In 1991, the University of Michigan had five of the top high school players in the country in arguably the best recruiting class in college basketball history. Spearheaded by coach Steve Fischer; Chris Webber, Jalen Rose, Juwan Howard, Jimmy King and Ray Jackson were the 5 recruits that stand out to this day. Each player had distinct characteristics as players that many believed would translate perfectly into the NBA. Of course, Chris Webber was regarded as the best player in America while Jalen Rose was drawing similarities to Magic Johnson due to his court vision.
Juwan Howard did a lot of things well on the court including scoring and rebounding, while Jimmy King had incredible athleticism next to the defensive-minded Ray Jackson. The “Fab Five” made the NCAA Championship Game in 1992 and 1993, although they fell to Duke and North Carolina in each of those years. In 1993, Chris Webber went for the NBA and was the No. 1 pick in the draft with the Golden State Warriors. One year later, Juwan Howard and Jalen Rose were selected 5th and 13th in the 1994 NBA Draft. King and Jackson completed the entire 4 years with Michigan. Looking back at each player’s careers, 3 of them had long and successful NBA careers while the other 2 tackled different challenges in their lives which included time in Europe. It is time to remember the careers of each member of the famed “Fab Five”.
5. Ray Jackson
Ray Jackson completed all 4 years with the Michigan Wolverines and never made it to the NBA. Unlike the other 4 stars of the Fab Five, Jackson often flew under the radar. He was cut during the preseason by the Knicks in the 1996 season and later the Pacers in the 1997 season. He did, however, get drafted by the CBA (Continental Basketball Association) with the No. 35 overall pick.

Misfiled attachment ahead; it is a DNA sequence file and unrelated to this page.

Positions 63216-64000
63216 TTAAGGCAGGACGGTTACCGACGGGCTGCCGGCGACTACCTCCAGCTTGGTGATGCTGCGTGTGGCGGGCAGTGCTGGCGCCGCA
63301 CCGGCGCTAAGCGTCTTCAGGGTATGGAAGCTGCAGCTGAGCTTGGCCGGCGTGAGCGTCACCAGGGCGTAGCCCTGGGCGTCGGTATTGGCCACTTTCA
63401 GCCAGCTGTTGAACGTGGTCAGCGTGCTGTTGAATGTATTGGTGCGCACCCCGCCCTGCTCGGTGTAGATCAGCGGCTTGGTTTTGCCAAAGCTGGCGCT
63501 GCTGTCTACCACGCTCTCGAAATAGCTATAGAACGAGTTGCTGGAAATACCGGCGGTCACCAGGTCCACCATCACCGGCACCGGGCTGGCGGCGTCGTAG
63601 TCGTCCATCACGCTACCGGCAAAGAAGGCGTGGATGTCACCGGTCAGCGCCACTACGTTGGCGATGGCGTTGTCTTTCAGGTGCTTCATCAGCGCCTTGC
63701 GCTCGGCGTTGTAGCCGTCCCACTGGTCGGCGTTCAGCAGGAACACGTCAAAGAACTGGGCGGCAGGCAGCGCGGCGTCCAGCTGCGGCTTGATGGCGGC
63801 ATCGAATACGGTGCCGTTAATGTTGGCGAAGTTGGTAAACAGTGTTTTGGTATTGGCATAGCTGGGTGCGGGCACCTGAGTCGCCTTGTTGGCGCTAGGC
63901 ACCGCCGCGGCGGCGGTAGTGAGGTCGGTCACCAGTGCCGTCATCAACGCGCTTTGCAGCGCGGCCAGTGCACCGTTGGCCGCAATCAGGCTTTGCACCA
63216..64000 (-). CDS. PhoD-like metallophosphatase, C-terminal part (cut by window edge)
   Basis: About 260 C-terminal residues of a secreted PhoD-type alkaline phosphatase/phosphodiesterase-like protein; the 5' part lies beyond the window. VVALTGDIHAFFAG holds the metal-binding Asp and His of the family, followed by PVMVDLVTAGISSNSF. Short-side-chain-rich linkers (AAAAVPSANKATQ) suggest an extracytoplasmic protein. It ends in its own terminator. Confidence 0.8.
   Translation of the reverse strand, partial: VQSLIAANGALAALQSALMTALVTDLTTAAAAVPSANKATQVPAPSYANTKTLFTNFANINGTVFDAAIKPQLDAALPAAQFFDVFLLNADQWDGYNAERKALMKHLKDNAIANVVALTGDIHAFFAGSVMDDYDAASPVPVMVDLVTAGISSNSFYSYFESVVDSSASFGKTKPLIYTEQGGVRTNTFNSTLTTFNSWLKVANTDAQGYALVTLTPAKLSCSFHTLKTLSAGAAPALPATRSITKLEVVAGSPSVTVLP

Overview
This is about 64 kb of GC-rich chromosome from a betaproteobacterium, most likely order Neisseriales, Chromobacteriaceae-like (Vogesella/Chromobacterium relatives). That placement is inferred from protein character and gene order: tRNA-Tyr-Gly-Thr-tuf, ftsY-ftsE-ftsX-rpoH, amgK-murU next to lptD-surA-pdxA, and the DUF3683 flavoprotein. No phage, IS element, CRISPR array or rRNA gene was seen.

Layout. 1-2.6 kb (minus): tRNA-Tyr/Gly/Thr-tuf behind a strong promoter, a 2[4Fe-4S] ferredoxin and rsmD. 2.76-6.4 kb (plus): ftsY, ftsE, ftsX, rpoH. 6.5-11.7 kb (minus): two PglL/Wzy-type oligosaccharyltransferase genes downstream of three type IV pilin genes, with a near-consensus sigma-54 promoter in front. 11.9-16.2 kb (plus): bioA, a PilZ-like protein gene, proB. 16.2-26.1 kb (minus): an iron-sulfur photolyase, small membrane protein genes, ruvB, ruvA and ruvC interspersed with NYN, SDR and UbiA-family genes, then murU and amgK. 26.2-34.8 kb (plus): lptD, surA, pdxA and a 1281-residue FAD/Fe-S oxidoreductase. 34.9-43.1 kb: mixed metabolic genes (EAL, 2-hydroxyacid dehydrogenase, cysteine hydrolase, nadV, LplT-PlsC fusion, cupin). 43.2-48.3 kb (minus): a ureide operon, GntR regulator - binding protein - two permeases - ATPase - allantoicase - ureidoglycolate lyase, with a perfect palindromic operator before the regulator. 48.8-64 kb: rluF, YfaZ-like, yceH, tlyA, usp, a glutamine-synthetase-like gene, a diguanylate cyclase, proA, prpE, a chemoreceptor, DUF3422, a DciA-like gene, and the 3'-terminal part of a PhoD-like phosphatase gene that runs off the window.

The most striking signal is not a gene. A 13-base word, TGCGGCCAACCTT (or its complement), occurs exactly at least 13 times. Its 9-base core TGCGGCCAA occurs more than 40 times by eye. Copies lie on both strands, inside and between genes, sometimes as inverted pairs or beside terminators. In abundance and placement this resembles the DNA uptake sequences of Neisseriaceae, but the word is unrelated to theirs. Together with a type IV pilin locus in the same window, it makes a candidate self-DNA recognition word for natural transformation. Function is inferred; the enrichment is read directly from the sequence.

With the Grand Rapids Hoops, Jackson won Rookie of the Year. While it is painful that Jackson was the only player of the “Fab Five” who did not make the NBA, he also had successful stints in France, Argentina, and Venezuela as a professional basketball player. Ray Jackson’s other life endeavors include running a moving company and also a non-profit organization for children called “Rise Up”.
4. Jimmy King
Similar to Jackson, King completed all 4 years with the Michigan Wolverines. The 6’5” shooting guard had a ton of explosiveness and athleticism in college, and it was clear he would have no problem finding a job in the NBA. Unlike Ray Jackson however, King eventually decided to join the NBA. With the 35th pick in the 1995 NBA Draft, the Toronto Raptors selected King to be their shooting guard savior. King had a subpar rookie season, averaging 4.5 PPG in only 14.0 MPG, although he managed to play in 62 games as a 22-year old.
One year later, King only played 2 games with the Denver Nuggets and averaged 3.0 PPG on a 10-day contract. King then decided to take up a career in Europe with the CBA where he won league MVP with the Quad City Thunder. King’s success in Europe earned him a spot in the 1998 FIBA World Championship with Team USA, although he never returned to the NBA for a full season. King is also known for owning a high-school recruitment solution company called “TruChampions”. His success in Europe and also with his entrepreneurial endeavors made him a successful professional as part of the Fab Five.
3. Juwan Howard